Ruxolitinib holds promise in fight against COVID-19
Patients with the coronavirus disease 2019 (COVID-19) derive benefit from ruxolitinib, including better chest imaging and faster recovery from lymphopoenia with a favourable side-effect profile, according to a recent study.
“The favourable side-effect profile combined with a reduction in inflammation and significant chest computed tomography (CT) improvements in the ruxolitinib plus standard-of-care (SoC) treatment group should inform future trials in a larger population to assess with ruxolitinib or other Janus-associated kinase (JAK)1/2 inhibitors in patients with COVID-19.”
Forty-three COVID-19 patients were enrolled and randomly assigned to receive ruxolitinib plus SoC (n=22; median age, 63 years; 60 percent male) or SoC-only (control; n=21; median age, 64 years; 57.1 percent male). The use of systemic corticosteroids was comparable between ruxolitinib and control arms (70.0 percent vs 71.4 percent), as was the use of antivirals (90.0 percent vs 90.5 percent). [J Allerg Clin Immunol 2020;146:137-146.e3]
Researchers observed no significant effect of ruxolitinib on the primary efficacy endpoint of clinical improvement. Those who received the test medication, however, showed a numerically longer median time to clinical improvement, although statistical significance was not achieved (12 vs 15 days; p=0.147).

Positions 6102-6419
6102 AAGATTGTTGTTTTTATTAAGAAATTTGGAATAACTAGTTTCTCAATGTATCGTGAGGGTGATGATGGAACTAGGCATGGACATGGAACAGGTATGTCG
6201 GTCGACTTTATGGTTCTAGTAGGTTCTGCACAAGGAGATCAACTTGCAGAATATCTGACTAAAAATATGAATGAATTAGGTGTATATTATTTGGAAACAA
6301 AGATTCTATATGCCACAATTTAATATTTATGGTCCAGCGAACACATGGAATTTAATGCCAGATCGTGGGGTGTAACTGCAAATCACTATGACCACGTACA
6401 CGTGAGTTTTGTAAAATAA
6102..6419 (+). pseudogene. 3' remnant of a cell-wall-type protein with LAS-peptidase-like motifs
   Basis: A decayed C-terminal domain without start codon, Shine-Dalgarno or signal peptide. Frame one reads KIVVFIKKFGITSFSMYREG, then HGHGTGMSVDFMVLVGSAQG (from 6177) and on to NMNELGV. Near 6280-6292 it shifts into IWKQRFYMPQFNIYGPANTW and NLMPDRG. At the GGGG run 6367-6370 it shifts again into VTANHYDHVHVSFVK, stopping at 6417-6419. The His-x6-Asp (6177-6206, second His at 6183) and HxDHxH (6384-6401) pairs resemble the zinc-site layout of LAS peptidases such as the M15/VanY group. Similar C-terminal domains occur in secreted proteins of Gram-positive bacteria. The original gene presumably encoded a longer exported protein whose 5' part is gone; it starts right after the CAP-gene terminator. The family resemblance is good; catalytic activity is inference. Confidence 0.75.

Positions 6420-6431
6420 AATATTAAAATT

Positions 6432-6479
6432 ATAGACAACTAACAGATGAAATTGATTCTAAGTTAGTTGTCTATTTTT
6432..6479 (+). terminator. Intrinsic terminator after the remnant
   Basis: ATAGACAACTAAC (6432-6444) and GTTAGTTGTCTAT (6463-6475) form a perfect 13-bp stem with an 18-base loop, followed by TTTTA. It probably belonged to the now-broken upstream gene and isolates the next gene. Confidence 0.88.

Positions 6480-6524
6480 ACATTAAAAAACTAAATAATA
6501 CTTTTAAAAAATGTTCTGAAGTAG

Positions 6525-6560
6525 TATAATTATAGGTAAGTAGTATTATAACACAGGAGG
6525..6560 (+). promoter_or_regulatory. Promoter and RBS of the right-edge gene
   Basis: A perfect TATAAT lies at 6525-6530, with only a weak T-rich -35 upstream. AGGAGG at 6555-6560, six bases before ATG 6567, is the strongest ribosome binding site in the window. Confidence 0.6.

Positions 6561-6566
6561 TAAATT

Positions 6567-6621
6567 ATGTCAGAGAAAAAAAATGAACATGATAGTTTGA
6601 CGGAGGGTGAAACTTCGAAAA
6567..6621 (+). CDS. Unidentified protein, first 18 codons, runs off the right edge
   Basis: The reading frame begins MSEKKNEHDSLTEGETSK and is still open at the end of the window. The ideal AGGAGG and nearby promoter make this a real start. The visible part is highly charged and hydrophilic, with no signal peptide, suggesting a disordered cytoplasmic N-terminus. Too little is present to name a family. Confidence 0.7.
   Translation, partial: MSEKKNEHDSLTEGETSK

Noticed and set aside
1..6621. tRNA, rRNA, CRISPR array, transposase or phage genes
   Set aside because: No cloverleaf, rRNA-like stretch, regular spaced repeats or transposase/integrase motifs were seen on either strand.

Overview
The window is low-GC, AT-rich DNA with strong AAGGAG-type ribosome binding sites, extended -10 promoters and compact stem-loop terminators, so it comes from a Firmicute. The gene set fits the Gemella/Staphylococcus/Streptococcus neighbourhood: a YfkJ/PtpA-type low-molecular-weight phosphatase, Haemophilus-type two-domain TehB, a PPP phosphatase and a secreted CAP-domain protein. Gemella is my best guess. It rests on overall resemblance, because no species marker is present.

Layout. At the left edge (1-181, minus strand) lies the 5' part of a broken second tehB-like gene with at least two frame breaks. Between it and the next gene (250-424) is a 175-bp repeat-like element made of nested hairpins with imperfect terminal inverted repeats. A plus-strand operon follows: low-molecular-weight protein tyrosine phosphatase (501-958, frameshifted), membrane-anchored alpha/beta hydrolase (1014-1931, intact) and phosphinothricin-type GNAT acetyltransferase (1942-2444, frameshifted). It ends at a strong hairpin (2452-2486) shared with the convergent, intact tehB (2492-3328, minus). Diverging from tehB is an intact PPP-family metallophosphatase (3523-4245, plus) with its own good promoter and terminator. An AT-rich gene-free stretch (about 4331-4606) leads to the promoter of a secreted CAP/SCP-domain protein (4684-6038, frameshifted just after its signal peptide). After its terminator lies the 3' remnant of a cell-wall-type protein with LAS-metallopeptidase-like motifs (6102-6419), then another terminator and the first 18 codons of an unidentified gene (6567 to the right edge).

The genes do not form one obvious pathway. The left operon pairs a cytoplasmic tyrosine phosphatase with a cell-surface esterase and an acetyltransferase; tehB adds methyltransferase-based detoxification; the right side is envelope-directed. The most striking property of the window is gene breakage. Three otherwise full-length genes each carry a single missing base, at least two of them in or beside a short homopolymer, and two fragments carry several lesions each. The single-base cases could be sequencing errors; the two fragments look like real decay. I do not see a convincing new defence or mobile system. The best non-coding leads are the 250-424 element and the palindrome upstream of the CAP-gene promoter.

Similarly, the likelihood of recovering quickly was only nominally higher in the ruxolitinib arm (hazard ratio [HR], 1.669, 95 percent confidence interval [CI], 0.836–3.335).
Ruxolitinib showed its superiority in chest imaging. Ninety percent (n=18) of the ruxolitinib arm showed significant CT improvements at the 14-day as opposed to only 61.9 percent (n=13) of the control group (p=0.0495). The percentage improvement was numerically higher at other follow-up timepoints.
Three patients in the control group died of respiratory failure. The resulting 28-day overall mortality rate was 14.3 percent. No deaths were reported in the ruxolitinib arm.
In terms of treatment safety, 80 percent (n=16) of patients given ruxolitinib developed adverse events over the 28-day study duration. These included anaemia, headaches, rashes, nausea, secondary infections, and hypertension, among others.
In comparison, the rate of side-effect development in controls was only marginally lower at 71.4 percent (n=15). The total number of adverse events, including nonhaematological toxicities and laboratory anomalies, was comparable between groups.
“[T]his study is the first randomized controlled trial on the use of ruxolitinib in patients with severe COVID-19 based on a novel therapeutic rationale,” the researchers said, pointing out that several limitations warrant attention, including small sample size, use of ordinal scales in the evaluation of the primary endpoint, and exclusion of critically ill patients.
“These findings are hypothesis-generating and require additional larger controlled studies to confirm the possibility of a treatment benefit of ruxolitinib. However, these early data were promising and informative to future trials with ruxolitinib or other JAK1/2 inhibitors,” they said.